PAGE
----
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Pine Creek (Pennsylvania) facts for kids

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Pine Creek
Pine Creek Pennsylvania Bend.jpg
Pine Creek from the Pine Creek Rail Trail in Lycoming County
Country Potter, Tioga, Lycoming and Clinton counties in Pennsylvania, United States
Physical characteristics
Main source Ulysses Township, Potter County
2,420 feet (740 m)
River mouth West Branch Susquehanna River between the boroughs of Avis and Jersey Shore
41°10′16″N 77°16′09″W / 41.1710°N 77.2691°W / 41.1710; -77.2691
Length 87.2 miles (140.3 km)
Basin features
Basin size 979 square miles (2,540 km2)
Major Watersheds in Lycoming County Pennsylvania
Map of the West Branch Susquehanna River (dark blue) and major streams in Lycoming County, Pennsylvania. Pine Creek (red) is the first major stream to enter the river in the county. Key to Pine Creek tributaries: 1 = West Branch Pine Creek; 2 = Marsh Creek; 3 = Babb Creek; 4 = Little Pine Creek / Blockhouse Creek

Pine Creek is a tributary of the West Branch Susquehanna River in Potter, Tioga, Lycoming, and Clinton counties in Pennsylvania in the United States. The creek is 87.2 miles (140.3 km) long. Within Tioga County, 23.25 miles (37.42 km) of Pine Creek are designated as a Pennsylvania Scenic River.

Pine Creek is the largest tributary of the West Branch Susquehanna River and has the largest watershed of all the West Branch’s tributaries.


Pine Creek is named for the many pine trees that lined (and now again line) much of its banks. The Iroquois called Pine Creek Tiadaghton, which according to Owlett, either meant "The River of Pines" or "The Lost or Bewildered River". Pine Creek is the largest "creek" in the United States.


Pine Creek's source is in Potter County, 5 miles (8 km) southeast of Ulysses. It flows southeast 16 miles (26 km) to Galeton, where it receives its first major tributary, the West Branch Pine Creek. It then flows east 12 miles (19 km) to Tioga County and the village of Ansonia. Here it receives its second major tributary, Marsh Creek, and turns south again for 16 miles (26 km). This stretch is the start of the Pine Creek Gorge, which is about 1,000 feet (300 m) deep in places.

LHSP Pine Creek
Pine Creek

At the village of Blackwell, Pine Creek receives its third major tributary, Babb Creek. It continues southwest 14 miles (23 km) and enters Lycoming County, where it turns southeast for 28 miles (45 km) to its mouth. At Waterville it receives its fourth major tributary, Little Pine Creek. Pine Creek continues south and forms part of the border between Lycoming and Clinton counties.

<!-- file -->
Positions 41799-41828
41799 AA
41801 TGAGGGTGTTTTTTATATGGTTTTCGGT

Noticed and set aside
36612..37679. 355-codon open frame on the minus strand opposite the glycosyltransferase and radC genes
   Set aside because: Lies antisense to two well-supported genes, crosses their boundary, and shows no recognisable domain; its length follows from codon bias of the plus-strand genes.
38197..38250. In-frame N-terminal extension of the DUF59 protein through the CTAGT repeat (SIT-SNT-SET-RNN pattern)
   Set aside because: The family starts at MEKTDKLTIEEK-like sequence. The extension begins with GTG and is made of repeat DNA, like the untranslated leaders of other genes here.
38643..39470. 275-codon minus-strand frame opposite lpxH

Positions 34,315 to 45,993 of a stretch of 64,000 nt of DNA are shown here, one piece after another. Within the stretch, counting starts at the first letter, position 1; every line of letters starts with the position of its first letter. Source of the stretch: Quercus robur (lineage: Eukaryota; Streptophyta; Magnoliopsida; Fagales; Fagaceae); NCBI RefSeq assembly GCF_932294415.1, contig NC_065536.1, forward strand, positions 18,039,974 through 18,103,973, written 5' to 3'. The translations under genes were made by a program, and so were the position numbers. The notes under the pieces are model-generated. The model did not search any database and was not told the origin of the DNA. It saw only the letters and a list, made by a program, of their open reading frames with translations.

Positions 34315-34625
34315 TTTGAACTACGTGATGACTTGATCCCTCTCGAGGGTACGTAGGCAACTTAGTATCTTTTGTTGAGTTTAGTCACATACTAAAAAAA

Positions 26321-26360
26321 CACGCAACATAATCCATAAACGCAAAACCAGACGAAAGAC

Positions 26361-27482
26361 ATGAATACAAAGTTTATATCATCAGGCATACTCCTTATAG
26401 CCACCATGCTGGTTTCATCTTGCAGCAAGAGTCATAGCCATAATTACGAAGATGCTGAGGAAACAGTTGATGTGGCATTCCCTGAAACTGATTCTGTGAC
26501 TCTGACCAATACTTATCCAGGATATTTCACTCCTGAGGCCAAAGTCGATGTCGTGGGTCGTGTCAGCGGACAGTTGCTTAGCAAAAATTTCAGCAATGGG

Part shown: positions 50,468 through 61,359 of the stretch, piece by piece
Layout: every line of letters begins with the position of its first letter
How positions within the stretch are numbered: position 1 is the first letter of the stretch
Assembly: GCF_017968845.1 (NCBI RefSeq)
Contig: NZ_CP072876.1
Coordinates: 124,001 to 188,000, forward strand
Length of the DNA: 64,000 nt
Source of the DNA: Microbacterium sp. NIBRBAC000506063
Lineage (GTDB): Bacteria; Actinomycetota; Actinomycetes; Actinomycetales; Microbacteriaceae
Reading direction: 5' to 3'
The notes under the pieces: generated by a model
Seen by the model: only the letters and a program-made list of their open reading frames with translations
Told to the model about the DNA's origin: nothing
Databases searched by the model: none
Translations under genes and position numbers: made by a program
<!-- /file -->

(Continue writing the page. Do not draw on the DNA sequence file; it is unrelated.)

Its confluence with the West Branch Susquehanna River is at this border, between the boroughs of Avis (in Clinton County, to the west) and Jersey Shore (in Lycoming County, to the east).

The elevation at the source of Pine Creek is 2,420 feet (740 m), while the mouth is at an elevation of 520 feet (160 m). The difference in elevation—1,900 feet (580 m)—divided by the length of the creek—86.5 miles (139.2 km)—gives an average drop or relief ratio of 22.0 ft/mi (4.2 m/km ). The meander ratio is 1.08, so the creek is fairly straight in its bed.


Pine Creek's watershed covers 979 square miles (2,540 km2), the largest watershed of all tributaries of the West Branch Susquehanna River.


Pine Creek and Pine Creek Gorge (also known as the Grand Canyon of Pennsylvania) are a popular outdoor recreation destination. The West Rim Trail is a 30-mile-long (48 km) hiking trail along the west rim of the Pine Creek Gorge.

The Pine Creek Rail Trail runs beside the creek through the gorge from Ansonia to Jersey Shore. The railroad through the gorge opened in 1883 as the Jersey Shore, Pine Creek and Buffalo Railway, passing into the control of the Fall Brook Coal Company in 1884, and the New York Central Railroad via a lease in 1899, with full integration into the NYC in 1914. Conrail took over the line in 1976, and the last train ran through the gorge on October 7, 1988.

Pine Creek Gorge Panorama
Pine Creek Gorge Panorama from the West Rim Trail in Tioga County, Pennsylvania


The Fair Play Men were illegal settlers (squatters) who established their own system of self-rule from 1773 to 1785 in the West Branch Susquehanna River valley of Pennsylvania in what is now the United States. Because they settled in territory claimed by Native Americans, they had no recourse to the Pennsylvania colonial government. Accordingly, they established what was known as the Fair Play System, with three elected commissioners who ruled on land claims and other issues for the group. In a remarkable coincidence, the Fair Play Men made their own declaration of independence from Britain on July 4, 1776, beneath the "Tiadaghton Elm" on the west bank of Pine Creek, very near the mouth.


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